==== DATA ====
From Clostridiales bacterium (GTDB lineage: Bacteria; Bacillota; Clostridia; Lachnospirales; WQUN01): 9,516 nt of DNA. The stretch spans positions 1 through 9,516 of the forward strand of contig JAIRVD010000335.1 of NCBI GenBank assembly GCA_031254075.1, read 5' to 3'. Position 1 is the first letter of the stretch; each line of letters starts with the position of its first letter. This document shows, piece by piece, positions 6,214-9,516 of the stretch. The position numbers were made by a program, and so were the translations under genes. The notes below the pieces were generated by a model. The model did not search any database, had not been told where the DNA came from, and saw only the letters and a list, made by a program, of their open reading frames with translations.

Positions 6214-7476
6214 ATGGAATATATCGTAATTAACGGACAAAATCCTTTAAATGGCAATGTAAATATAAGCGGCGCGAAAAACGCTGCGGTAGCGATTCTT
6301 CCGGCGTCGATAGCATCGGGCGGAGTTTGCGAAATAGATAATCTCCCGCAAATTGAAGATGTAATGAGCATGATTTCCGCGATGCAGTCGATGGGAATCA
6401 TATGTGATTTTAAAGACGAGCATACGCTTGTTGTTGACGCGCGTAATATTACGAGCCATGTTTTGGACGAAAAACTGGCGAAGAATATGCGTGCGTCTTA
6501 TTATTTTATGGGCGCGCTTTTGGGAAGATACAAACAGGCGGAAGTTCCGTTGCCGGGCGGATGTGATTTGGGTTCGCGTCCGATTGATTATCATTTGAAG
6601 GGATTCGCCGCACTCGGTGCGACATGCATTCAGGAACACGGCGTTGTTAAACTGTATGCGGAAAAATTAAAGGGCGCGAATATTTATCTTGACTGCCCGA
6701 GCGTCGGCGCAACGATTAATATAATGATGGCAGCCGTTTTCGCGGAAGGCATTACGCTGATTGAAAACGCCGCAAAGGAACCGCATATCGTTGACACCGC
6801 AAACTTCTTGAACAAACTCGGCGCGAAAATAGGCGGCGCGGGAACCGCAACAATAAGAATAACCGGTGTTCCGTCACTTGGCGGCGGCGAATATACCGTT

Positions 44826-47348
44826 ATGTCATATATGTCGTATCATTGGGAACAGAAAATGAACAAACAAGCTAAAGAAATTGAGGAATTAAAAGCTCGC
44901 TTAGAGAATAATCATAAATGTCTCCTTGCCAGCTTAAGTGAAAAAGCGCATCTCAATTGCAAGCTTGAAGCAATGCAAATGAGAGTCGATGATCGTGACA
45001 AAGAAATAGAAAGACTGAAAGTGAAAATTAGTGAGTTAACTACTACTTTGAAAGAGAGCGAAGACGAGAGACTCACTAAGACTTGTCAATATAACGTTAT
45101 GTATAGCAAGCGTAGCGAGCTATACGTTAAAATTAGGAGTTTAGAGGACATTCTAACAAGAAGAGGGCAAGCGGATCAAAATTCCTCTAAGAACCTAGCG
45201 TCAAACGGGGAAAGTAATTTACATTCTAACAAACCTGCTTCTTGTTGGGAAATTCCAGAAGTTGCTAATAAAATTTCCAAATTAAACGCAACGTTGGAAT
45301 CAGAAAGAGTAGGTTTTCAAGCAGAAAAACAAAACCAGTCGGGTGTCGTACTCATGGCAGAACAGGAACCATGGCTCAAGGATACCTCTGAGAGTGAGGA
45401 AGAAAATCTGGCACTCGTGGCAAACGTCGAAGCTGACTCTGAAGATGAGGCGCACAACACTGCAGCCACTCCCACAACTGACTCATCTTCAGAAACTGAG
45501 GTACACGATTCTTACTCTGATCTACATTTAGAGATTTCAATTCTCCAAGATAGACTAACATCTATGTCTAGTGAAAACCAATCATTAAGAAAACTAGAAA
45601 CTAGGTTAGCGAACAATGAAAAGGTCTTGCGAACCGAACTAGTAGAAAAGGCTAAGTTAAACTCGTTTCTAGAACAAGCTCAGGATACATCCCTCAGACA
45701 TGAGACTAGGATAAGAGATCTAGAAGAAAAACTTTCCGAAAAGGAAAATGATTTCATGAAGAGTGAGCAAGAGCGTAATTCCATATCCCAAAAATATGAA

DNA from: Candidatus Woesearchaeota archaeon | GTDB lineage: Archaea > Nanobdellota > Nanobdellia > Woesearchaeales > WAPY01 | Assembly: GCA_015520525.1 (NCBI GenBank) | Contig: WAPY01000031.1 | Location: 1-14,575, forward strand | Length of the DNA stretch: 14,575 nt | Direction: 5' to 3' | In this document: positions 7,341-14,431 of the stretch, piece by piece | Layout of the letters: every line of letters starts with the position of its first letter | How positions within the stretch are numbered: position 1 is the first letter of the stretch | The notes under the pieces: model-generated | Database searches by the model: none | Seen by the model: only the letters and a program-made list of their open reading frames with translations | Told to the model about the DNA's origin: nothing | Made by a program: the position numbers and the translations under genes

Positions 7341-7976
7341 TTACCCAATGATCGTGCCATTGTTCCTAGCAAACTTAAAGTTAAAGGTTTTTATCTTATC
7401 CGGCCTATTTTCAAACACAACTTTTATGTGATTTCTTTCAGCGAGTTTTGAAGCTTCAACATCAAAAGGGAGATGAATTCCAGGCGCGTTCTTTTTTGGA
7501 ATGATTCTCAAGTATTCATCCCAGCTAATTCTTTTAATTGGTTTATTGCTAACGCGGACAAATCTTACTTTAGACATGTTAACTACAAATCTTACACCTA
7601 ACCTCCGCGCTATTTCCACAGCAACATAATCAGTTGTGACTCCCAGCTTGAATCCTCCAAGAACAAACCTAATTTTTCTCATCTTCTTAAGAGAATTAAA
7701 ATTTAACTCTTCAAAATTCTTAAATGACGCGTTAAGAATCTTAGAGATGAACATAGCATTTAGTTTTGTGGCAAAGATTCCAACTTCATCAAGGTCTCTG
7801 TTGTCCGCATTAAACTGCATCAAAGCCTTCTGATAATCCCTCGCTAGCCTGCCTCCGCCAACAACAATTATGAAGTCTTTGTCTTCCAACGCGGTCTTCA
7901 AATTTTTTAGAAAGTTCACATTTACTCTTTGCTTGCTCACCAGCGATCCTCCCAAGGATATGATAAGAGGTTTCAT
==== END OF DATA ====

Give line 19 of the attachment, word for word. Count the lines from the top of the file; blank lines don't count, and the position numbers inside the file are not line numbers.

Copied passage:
45601 CTAGGTTAGCGAACAATGAAAAGGTCTTGCGAACCGAACTAGTAGAAAAGGCTAAGTTAAACTCGTTTCTAGAACAAGCTCAGGATACATCCCTCAGACA